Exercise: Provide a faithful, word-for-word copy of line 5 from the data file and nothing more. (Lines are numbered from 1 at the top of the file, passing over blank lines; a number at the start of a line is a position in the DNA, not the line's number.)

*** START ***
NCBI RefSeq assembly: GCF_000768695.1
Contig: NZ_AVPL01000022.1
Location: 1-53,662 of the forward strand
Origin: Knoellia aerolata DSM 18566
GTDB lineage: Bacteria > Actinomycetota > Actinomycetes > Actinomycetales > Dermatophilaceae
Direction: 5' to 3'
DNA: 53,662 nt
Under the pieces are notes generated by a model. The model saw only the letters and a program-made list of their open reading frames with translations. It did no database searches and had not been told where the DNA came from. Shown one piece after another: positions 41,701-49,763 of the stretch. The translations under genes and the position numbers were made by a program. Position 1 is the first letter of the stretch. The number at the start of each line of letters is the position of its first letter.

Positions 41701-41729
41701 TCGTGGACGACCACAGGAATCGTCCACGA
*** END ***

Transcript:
GTDB lineage: Bacteria > Actinomycetota > Actinomycetes > Actinomycetales > Dermatophilaceae